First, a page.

Cyprus has agreed a €10bn (£8.5bn) bailout with the EU and International Monetary Fund that will force huge losses on large deposits.
The FT reports that the deal does not involve a levy on bank accounts but will hit savers with more than €100,000 as part of a major restructuring of Cyprus’ two biggest banks.
The previous bailout packaged threatened a 6.75 per cent levy on savings below €100,000, the level guaranteed under the EU-wide deposit guarantee scheme. Cyprus needed to raise €5.8bn as part of the conditions to access a €10bn loan from the EU it needed to pay its debts.
As there is no new tax involved, the new deal does not need parliamentary approval and came into force when it was agreed this morning.
The European Central Bank had threatened to cut off an emergency liquidity support unless it found agreement on a bailout package today.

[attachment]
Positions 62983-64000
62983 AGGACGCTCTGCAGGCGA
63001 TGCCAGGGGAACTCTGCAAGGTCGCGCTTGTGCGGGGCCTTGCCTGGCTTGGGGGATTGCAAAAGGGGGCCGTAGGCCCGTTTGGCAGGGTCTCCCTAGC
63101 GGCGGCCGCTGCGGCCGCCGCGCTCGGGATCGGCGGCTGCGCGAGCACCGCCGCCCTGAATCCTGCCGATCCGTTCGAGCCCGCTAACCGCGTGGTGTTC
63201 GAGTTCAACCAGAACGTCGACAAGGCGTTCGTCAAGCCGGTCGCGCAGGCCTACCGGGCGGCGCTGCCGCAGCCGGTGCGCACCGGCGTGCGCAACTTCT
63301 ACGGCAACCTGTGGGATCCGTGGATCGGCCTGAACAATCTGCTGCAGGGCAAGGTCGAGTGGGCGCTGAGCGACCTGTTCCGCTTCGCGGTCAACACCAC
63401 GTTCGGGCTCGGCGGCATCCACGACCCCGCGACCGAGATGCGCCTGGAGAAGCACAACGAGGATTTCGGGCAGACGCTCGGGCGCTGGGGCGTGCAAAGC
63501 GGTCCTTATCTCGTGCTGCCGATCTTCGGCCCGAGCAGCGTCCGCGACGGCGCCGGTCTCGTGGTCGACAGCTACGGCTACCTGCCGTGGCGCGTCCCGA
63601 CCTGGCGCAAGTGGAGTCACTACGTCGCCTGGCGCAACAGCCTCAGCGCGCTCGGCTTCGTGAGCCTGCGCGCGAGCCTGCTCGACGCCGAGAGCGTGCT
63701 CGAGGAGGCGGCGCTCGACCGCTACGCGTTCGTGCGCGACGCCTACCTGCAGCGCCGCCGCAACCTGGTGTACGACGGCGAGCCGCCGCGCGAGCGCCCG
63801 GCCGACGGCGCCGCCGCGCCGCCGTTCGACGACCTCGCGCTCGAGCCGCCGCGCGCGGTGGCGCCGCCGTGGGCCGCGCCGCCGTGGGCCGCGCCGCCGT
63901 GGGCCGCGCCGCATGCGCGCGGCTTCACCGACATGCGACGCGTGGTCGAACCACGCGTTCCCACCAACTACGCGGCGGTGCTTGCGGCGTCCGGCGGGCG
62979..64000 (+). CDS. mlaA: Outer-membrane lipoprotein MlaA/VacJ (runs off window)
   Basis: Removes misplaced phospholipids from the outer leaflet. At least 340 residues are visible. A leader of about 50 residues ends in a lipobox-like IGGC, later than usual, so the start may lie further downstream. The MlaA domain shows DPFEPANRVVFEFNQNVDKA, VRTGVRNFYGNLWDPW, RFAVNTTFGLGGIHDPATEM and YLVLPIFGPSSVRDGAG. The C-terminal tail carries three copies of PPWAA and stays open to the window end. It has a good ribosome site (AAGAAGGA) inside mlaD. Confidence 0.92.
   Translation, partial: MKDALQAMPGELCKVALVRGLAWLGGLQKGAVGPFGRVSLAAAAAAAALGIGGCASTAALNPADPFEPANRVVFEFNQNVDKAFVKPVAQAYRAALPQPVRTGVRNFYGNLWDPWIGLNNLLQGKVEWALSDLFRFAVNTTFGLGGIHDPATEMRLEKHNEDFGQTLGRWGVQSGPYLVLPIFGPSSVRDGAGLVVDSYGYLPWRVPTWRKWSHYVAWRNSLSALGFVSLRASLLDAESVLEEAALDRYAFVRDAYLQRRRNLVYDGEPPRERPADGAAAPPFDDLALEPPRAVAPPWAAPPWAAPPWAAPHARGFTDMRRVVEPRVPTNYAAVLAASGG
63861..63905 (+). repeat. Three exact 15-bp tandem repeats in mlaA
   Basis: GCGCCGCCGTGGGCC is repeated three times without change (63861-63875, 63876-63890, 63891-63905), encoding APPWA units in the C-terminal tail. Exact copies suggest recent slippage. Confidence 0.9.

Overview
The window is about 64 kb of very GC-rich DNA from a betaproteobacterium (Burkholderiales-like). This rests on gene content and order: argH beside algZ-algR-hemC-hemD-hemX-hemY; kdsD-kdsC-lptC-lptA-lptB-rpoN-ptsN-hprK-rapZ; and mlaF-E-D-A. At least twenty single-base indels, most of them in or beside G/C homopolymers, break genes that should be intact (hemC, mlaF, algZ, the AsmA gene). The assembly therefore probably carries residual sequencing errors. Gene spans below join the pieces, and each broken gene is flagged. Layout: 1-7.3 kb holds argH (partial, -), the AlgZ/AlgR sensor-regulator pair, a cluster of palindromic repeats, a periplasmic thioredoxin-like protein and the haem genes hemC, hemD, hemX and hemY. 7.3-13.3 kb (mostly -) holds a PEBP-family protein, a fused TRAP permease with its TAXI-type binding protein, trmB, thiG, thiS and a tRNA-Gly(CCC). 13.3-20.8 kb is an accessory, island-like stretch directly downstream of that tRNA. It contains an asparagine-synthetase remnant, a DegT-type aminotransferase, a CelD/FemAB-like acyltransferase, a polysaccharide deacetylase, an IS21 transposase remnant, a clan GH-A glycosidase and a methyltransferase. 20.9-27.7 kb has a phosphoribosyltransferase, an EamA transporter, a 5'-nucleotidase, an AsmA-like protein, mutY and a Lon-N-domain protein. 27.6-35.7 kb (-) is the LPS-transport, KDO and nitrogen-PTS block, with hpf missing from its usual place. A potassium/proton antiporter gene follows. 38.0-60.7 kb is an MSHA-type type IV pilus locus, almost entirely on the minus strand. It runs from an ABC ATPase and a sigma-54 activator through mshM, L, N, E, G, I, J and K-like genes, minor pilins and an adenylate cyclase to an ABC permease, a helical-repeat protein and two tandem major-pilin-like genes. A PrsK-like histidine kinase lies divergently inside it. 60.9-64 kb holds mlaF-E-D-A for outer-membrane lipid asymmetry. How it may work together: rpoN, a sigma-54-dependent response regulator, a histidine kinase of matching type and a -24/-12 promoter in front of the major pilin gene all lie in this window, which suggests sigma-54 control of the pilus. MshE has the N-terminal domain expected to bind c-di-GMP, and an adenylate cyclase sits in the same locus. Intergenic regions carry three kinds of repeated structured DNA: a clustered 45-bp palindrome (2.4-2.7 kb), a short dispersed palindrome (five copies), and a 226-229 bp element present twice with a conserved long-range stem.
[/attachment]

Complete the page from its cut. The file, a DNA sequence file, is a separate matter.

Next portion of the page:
The new deal involves closing Cyprus’ second largest lender, the Laika Bank, with its €4.2bn worth of deposits over €100,000 being placed into a ‘bad bank’ and losing a lot more than 20 per cent. Junior and senior bondholders have been wiped out for the first time in the eurozone.
Smaller deposits are being transferred to the largest lender, the Bank of Cyprus, which will be shrunk and restructured. Depositors with more than €100,000 at the Bank of Cyprus may also take a hit as part of bail-in measures to bring the new bank up to EU capital requirements.